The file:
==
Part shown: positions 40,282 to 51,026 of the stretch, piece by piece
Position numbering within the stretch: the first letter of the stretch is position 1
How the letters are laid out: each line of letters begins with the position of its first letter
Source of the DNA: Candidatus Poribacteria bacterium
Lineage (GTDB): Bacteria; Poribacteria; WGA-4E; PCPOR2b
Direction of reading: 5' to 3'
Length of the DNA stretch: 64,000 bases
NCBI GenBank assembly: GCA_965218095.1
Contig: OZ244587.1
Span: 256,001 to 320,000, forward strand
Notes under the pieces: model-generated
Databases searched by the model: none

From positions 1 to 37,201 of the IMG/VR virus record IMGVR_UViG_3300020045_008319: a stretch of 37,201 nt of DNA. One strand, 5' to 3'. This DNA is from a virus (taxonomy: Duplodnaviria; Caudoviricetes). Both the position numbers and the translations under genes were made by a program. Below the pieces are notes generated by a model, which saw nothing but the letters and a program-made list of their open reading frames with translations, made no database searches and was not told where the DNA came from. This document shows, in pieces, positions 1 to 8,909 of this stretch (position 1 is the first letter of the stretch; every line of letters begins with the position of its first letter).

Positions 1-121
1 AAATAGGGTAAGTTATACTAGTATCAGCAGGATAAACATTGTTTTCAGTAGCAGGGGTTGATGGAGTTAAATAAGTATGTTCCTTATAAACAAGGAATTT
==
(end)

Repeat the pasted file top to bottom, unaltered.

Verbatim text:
Part shown: positions 40,282 to 51,026 of the stretch, piece by piece
Position numbering within the stretch: the first letter of the stretch is position 1
How the letters are laid out: each line of letters begins with the position of its first letter
Source of the DNA: Candidatus Poribacteria bacterium
Lineage (GTDB): Bacteria; Poribacteria; WGA-4E; PCPOR2b
Direction of reading: 5' to 3'
Length of the DNA stretch: 64,000 bases
NCBI GenBank assembly: GCA_965218095.1
Contig: OZ244587.1
Span: 256,001 to 320,000, forward strand
Notes under the pieces: model-generated
Databases searched by the model: none

From positions 1 to 37,201 of the IMG/VR virus record IMGVR_UViG_3300020045_008319: a stretch of 37,201 nt of DNA. One strand, 5' to 3'. This DNA is from a virus (taxonomy: Duplodnaviria; Caudoviricetes). Both the position numbers and the translations under genes were made by a program. Below the pieces are notes generated by a model, which saw nothing but the letters and a program-made list of their open reading frames with translations, made no database searches and was not told where the DNA came from. This document shows, in pieces, positions 1 to 8,909 of this stretch (position 1 is the first letter of the stretch; every line of letters begins with the position of its first letter).

Positions 1-121
1 AAATAGGGTAAGTTATACTAGTATCAGCAGGATAAACATTGTTTTCAGTAGCAGGGGTTGATGGAGTTAAATAAGTATGTTCCTTATAAACAAGGAATTT